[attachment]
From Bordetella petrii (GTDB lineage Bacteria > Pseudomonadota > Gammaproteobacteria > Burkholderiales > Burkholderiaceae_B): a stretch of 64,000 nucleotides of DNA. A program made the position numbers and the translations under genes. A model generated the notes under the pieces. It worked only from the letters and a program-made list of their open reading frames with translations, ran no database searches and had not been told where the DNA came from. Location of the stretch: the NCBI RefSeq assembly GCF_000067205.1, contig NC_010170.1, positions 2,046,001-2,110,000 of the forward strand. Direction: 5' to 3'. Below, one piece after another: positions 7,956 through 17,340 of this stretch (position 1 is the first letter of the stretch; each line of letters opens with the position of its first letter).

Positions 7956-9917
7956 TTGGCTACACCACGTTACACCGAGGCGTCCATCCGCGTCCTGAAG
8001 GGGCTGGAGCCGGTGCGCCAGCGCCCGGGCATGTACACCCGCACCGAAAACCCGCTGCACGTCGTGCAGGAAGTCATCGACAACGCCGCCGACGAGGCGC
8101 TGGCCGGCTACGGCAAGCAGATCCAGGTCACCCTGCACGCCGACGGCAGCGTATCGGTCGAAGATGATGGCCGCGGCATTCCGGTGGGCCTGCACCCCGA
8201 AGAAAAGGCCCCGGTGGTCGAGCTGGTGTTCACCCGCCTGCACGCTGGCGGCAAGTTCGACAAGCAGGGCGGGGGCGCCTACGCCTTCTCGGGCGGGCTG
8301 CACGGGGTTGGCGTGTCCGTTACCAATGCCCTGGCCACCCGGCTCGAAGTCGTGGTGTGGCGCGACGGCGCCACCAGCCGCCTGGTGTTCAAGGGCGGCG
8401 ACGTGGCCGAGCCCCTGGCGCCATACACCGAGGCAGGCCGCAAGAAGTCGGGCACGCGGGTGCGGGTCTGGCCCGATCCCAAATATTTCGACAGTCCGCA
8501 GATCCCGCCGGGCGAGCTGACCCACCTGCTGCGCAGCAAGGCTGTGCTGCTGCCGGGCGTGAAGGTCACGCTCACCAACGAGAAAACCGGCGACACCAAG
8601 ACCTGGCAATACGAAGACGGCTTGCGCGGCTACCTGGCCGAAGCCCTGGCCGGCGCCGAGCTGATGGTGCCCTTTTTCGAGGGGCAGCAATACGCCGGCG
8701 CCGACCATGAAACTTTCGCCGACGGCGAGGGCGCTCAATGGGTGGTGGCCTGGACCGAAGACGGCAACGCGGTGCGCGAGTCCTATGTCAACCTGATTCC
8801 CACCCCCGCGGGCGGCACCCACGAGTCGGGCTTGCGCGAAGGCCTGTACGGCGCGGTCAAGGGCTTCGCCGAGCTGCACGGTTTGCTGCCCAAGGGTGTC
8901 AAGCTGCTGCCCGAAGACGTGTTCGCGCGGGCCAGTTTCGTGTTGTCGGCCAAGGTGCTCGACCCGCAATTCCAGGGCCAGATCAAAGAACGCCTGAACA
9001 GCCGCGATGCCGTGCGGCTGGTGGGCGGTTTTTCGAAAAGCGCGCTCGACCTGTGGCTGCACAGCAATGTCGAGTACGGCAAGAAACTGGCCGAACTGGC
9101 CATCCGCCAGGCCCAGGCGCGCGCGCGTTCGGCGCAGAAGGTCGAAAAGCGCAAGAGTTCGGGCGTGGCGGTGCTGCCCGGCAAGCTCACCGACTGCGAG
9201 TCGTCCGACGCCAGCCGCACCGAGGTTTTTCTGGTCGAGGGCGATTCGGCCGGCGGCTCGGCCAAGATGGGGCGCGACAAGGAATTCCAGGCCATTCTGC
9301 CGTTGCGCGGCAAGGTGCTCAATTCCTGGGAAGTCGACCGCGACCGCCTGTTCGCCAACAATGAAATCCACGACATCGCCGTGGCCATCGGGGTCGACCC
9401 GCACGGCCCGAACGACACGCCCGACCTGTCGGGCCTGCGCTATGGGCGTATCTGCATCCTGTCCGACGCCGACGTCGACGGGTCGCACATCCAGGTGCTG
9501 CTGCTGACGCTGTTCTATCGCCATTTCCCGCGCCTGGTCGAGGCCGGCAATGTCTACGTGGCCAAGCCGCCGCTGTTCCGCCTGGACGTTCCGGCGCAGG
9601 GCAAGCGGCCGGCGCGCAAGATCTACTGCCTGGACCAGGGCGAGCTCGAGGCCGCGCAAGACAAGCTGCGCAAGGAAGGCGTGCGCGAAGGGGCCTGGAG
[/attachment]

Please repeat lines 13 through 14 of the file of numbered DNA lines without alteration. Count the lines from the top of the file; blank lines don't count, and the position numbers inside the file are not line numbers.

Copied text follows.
8901 AAGCTGCTGCCCGAAGACGTGTTCGCGCGGGCCAGTTTCGTGTTGTCGGCCAAGGTGCTCGACCCGCAATTCCAGGGCCAGATCAAAGAACGCCTGAACA
9001 GCCGCGATGCCGTGCGGCTGGTGGGCGGTTTTTCGAAAAGCGCGCTCGACCTGTGGCTGCACAGCAATGTCGAGTACGGCAAGAAACTGGCCGAACTGGC